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Moggill, Australia

Charlton B.D.,University of Vienna | Ellis W.A.H.,Central Queensland University | Larkin R.,Moggill Koala Hospital | Tecumseh Fitch W.,University of Vienna
Animal Cognition | Year: 2012

Advances in bioacoustics allow us to study the perceptual and functional relevance of individual acoustic parameters. Here, we use re-synthesised male koala bellows and a habituation-dishabituation paradigm to test the hypothesis that male koalas are sensitive to shifts in formant frequencies corresponding to the natural variation in body size between a large and small adult male. We found that males habituated to bellows, in which the formants had been shifted to simulate a large or small male displayed a significant increase in behavioural response (dishabituation) when they were presented with bellows simulating the alternate size variant. The rehabituation control, in which the behavioural response levels returned to that of the last playbacks of the habituation phase, indicates that this was not a chance increase in response levels. Our results provide clear evidence that male koalas perceive and attend to size-related formant information in their own species-specific vocalisations and suggest that formant perception is a widespread ability shared by marsupials and placental mammals, and perhaps by vertebrates more widely. © 2012 Springer-Verlag. Source


Charlton B.D.,University of Vienna | Ellis W.A.H.,University of Queensland | McKinnon A.J.,Moggill Koala Hospital | Cowin G.J.,University of Queensland | And 3 more authors.
Journal of Experimental Biology | Year: 2011

Determining the information content of vocal signals and understanding morphological modifications of vocal anatomy are key steps towards revealing the selection pressures acting on a given species' vocal communication system. Here, we used a combination of acoustic and anatomical data to investigate whether male koala bellows provide reliable information on the caller's body size, and to confirm whether male koalas have a permanently descended larynx. Our results indicate that the spectral prominences of male koala bellows are formants (vocal tract resonances), and show that larger males have lower formant spacing. In contrast, no relationship between body size and the fundamental frequency was found. Anatomical investigations revealed that male koalas have a permanently descended larynx: the first example of this in a marsupial. Furthermore, we found a deeply anchored sternothyroid muscle that could allow male koalas to retract their larynx into the thorax. While this would explain the low formant spacing of the exhalation and initial inhalation phases of male bellows, further research will be required to reveal the anatomical basis for the formant spacing of the later inhalation phases, which is predictive of vocal tract lengths of around 50cm (nearly the length of an adult koala's body). Taken together, these findings show that the formant spacing of male koala bellows has the potential to provide receivers with reliable information on the caller's body size, and reveal that vocal adaptations allowing callers to exaggerate (or maximise) the acoustic impression of their size have evolved independently in marsupials and placental mammals. © 2011. Published by The Company of Biologists Ltd. Source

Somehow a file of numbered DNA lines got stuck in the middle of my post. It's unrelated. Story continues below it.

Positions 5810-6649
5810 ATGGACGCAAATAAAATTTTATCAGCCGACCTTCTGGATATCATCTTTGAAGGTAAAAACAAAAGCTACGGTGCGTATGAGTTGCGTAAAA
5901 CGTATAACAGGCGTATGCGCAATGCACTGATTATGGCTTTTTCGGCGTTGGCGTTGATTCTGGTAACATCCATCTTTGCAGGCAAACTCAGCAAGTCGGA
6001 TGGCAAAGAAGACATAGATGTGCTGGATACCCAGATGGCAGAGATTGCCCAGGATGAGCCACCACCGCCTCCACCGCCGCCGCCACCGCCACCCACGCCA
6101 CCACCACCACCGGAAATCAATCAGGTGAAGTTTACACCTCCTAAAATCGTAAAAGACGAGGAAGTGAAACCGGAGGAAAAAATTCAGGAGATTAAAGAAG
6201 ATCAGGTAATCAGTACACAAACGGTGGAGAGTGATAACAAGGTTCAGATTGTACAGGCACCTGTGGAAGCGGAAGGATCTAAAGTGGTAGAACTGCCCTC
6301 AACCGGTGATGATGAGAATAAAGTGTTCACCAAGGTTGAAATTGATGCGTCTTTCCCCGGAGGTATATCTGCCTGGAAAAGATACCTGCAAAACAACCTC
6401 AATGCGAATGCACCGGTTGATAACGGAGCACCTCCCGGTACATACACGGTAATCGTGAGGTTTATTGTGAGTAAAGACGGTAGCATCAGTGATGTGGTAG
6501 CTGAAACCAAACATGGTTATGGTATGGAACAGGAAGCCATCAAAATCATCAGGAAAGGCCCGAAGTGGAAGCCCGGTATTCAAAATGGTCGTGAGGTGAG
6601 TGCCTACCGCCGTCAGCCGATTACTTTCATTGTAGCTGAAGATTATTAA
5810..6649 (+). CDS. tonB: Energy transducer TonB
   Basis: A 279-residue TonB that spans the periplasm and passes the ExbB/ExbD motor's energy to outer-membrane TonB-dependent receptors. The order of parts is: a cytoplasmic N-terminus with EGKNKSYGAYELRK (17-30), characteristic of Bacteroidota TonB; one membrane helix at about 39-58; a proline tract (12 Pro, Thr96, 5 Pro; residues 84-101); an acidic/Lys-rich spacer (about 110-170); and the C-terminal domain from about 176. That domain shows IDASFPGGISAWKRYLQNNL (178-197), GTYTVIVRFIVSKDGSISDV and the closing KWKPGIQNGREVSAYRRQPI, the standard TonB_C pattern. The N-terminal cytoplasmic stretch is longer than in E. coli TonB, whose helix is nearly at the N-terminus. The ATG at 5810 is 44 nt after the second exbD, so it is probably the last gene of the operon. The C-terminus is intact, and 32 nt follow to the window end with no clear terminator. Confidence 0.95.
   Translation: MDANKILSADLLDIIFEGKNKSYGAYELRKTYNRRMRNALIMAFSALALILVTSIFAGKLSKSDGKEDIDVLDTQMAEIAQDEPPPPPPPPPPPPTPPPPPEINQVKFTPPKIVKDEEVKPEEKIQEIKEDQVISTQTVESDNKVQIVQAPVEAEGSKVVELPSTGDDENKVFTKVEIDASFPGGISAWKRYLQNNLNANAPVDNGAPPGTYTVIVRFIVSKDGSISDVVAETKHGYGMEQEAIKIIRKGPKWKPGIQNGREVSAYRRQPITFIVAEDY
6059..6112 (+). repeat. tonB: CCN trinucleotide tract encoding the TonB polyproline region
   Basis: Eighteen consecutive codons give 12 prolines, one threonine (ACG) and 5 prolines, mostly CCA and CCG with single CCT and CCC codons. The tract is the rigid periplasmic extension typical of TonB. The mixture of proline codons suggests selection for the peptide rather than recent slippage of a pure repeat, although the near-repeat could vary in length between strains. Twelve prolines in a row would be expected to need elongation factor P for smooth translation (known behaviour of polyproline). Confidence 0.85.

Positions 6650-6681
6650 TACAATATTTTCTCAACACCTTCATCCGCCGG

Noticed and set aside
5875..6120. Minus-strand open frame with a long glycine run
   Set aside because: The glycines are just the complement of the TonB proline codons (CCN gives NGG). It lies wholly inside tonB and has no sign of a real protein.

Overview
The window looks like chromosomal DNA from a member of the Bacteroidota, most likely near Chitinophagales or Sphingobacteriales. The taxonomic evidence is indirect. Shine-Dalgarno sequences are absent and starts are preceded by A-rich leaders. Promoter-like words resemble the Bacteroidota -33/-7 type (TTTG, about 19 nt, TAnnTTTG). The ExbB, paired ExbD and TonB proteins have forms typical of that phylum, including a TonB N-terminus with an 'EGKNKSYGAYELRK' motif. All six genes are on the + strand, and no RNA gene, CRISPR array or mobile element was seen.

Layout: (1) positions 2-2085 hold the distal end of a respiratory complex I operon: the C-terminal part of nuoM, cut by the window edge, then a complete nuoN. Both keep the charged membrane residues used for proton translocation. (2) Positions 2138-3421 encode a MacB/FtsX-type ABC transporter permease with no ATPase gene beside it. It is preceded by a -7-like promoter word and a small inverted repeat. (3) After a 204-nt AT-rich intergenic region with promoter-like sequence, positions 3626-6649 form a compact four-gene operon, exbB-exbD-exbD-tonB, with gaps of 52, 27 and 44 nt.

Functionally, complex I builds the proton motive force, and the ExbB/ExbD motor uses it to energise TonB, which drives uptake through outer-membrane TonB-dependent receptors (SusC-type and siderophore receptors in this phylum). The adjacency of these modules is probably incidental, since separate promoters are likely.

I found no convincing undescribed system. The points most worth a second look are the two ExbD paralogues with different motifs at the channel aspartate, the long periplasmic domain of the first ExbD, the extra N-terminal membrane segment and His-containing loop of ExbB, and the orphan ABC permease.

Charlton B.D.,University of Vienna | Ellis W.A.H.,University of Queensland | McKinnon A.J.,Moggill Koala Hospital | Brumm J.,Lone Pine Koala Sanctuary | And 2 more authors.
PLoS ONE | Year: 2011